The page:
Antony and Cleopatra
Consolidated Works
Through June 27.


The Play's the Thing
Intiman Playhouse
Through July 11.


Travels with Charley
Book-It Repertory
Through July 3.

Director John Michael Higgins argues in the program that The Play's the Thing, a jewel of theatrical effervescence, has a Chekhovian emotional scope--though most people would argue that the glory of P. G. Wodehouse's adaptation of Ferenc Molnar's farce is precisely that it sets such complexities aside, offering instead a pure frivolous delight. If there are other, more "deep" emotions involved--bitterness, heartbreak, yearning--they're like stars in the night sky that you can see with your peripheral vision, but when you try to focus on them, they vanish.

Which is to say, this production of The Play's the Thing doesn't effervesce with the fizz it deserves, nor does it successfully supplant fizz with an unexpected ache. It's still pretty damn funny--the play is an architectural marvel, meticulously unfolding the story of two playwrights trying to save a young couple from the consequences of the young woman's infidelity--and this Wodehouse guy can turn a witty phrase. Add in Laurence Ballard in top form, sparkling with all the carbonation you could ask for, with Mark Capri wallowing in ham right behind him, and you have a guarantee of at least a dozen full-bodied laughs. The rest of the cast were certainly solid but didn't demonstrate the same fleetness as these two. However, I saw the show on opening night; over the course of the run, the actors may all find their legs and dance.

Travels with Charley isn't a profound piece of literature, but it's certainly timely. John Steinbeck's skeptical but passionate liberalism, phrased in clean, straightforward language, will refresh anyone depressed by the current climate of meaningless claptrap and evasive doubletalk. As he drives across the U.S. with his dog, trying to reconnect with a country he'd captured in novels like The Grapes of Wrath, Steinbeck muses on war, the environment, hunting, religion, fast food, and the relentless push and pull of restlessness and progress.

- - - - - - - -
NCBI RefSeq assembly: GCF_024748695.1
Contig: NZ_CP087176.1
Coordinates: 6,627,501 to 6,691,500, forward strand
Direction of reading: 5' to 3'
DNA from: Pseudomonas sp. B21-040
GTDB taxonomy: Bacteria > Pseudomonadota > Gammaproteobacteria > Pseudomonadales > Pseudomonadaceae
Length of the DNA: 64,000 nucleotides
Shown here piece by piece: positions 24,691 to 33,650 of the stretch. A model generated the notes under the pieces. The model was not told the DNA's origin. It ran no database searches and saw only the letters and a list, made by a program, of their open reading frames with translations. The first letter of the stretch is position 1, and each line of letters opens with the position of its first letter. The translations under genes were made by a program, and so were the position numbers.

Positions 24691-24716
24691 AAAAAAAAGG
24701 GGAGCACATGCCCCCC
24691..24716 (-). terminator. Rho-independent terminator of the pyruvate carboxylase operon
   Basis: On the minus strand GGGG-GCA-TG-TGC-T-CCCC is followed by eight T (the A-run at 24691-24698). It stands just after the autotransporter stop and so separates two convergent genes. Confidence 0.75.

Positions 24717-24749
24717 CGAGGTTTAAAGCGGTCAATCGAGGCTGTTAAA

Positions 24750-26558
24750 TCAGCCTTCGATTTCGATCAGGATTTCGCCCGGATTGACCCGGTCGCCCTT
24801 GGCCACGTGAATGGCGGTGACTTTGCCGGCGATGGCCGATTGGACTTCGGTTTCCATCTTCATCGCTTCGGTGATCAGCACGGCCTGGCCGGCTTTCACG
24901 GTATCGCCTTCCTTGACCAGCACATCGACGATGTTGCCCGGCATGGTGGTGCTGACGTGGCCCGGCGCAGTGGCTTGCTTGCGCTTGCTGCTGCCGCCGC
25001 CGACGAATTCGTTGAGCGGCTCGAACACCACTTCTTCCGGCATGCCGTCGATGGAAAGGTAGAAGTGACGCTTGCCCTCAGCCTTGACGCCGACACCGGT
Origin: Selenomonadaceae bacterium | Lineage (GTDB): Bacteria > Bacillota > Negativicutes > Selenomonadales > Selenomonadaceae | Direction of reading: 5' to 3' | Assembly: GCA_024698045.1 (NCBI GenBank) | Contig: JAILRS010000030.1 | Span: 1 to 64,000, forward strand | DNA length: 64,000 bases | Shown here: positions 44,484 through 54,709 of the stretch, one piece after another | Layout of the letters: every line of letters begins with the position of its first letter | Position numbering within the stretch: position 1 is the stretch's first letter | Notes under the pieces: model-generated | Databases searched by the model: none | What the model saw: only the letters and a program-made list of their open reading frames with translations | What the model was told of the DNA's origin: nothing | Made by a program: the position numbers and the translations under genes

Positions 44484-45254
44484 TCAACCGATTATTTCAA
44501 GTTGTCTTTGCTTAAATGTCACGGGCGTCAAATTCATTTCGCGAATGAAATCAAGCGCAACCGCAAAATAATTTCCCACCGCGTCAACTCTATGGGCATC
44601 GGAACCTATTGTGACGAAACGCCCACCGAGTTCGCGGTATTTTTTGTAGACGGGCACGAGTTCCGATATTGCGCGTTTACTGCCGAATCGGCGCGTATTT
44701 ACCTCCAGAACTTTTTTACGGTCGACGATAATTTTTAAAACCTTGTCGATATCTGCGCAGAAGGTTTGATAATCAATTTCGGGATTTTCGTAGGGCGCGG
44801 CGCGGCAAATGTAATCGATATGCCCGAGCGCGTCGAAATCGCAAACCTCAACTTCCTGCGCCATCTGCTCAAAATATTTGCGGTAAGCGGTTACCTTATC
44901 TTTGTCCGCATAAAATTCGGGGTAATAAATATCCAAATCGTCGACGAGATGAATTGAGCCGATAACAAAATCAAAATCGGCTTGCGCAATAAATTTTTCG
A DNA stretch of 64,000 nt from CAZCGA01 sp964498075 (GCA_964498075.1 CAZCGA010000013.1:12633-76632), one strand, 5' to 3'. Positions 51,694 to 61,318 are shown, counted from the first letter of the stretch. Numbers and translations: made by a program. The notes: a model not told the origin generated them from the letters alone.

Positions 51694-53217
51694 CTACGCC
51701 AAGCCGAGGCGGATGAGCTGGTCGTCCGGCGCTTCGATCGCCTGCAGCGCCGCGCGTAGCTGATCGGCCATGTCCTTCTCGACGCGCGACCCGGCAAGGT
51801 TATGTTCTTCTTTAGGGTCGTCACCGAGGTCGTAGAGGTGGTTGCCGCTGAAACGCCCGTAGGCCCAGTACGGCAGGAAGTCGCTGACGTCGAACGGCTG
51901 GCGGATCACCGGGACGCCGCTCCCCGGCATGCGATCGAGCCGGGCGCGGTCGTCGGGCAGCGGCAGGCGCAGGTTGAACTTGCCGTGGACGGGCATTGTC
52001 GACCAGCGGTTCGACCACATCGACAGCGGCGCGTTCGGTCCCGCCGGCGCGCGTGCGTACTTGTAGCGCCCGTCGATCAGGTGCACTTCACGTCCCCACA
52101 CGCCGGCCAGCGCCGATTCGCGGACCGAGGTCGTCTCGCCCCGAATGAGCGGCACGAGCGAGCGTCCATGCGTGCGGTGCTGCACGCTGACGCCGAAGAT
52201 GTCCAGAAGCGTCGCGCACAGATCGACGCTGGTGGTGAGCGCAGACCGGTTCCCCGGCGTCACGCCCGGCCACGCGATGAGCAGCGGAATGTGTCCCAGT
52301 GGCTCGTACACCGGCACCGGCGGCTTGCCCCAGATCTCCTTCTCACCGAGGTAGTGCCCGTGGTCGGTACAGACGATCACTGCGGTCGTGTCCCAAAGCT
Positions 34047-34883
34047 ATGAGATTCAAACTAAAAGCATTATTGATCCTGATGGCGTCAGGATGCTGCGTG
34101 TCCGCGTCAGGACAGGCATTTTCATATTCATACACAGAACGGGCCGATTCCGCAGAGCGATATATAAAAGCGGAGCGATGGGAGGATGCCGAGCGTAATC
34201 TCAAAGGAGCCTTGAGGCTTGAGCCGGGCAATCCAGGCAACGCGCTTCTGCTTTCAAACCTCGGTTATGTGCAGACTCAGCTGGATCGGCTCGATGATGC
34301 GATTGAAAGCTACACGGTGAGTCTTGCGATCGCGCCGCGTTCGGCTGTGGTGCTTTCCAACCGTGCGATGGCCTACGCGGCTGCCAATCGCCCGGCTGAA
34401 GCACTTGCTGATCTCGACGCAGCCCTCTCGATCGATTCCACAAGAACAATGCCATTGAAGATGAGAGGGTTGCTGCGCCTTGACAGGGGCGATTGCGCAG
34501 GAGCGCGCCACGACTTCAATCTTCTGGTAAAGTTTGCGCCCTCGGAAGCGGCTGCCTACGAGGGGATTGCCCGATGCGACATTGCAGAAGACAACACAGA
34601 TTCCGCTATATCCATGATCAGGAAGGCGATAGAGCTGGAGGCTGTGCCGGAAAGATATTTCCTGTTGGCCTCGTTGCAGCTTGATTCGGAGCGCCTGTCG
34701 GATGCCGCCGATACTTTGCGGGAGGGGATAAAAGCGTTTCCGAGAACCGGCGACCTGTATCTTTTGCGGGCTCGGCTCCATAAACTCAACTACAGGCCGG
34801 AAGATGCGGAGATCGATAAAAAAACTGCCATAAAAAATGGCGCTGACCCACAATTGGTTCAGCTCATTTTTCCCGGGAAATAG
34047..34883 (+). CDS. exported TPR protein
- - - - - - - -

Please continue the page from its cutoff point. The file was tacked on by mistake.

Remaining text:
Adapter David Quicksall has largely avoided the Book-It mannerisms that irritate some people (myself included) and crafted a lean, straightforward series of episodes. There's no way to avoid the lack of any accumulating plot, so by the end the show feels a bit long, but Travels with Charley is kept vigorous by the excellent cast, led by John Hutton as Steinbeck. One wouldn't wish this fate on anyone, but if Hutton wanted to tour the country doing a one-man Steinbeck show, he could pull it off; his relaxed, easy authority with the author's words and worldview makes him a pleasant companion down any road. With good cheer, David Goldstein takes on the thankless task of playing a blue poodle, while the rest of the troupe deftly slips in and out of multiple characters. Director Jane Jones has drawn detailed but unfussy performances from everyone.

Few would argue that Antony and Cleopatra is one of Shakespeare's great plays. The muddy plot sprawls across the machinations of Antony, Cleopatra, Octavius Caesar, and the rebellious Roman general Pompey. It's a lot of shuttling to and fro between hot, torrid Egypt and cool, martial Rome as Antony is torn between his torrid passion and his political ambitions; he leaves Cleopatra, marries Caesar's sister Octavia, abandons her and returns to Cleopatra, who in turn treats him ambiguously--the diffuse narrative has some good scenes, but never acquires any drive or momentum.

Director John Kaufmann has chosen to paint Rome as austere and puritanical (in a silent scene not in the original, Antony and Octavia have sex through a sheet), while in Egypt everyone lounges half-naked (Antony and Cleopatra romp on a giant waterbed). It's not clear how seriously Kaufmann takes the script; some scenes were played all too sincerely, while others verged on self-parody. But whether Kaufmann's directorial caprices served Shakespeare or not, they were engaging. Erin Jorgensen's melodious marimba made some scenes shimmer; the same messenger (Josh Knisely) provided information in Rome and Egypt, sometimes via psychic premonitions; the battles were portrayed by a sublimely ridiculous machine created by Web Crowell; Heather Hughes, as Cleopatra, was decked out in outfits befitting a 1930s screen siren, which suited Hughes' innate mix of screwball heroine and femme fatale. The play ended up verging on incomprehensible, but these elements and ideas were entertaining on their own terms. I wanted more Kaufmann and a lot less Shakespeare.

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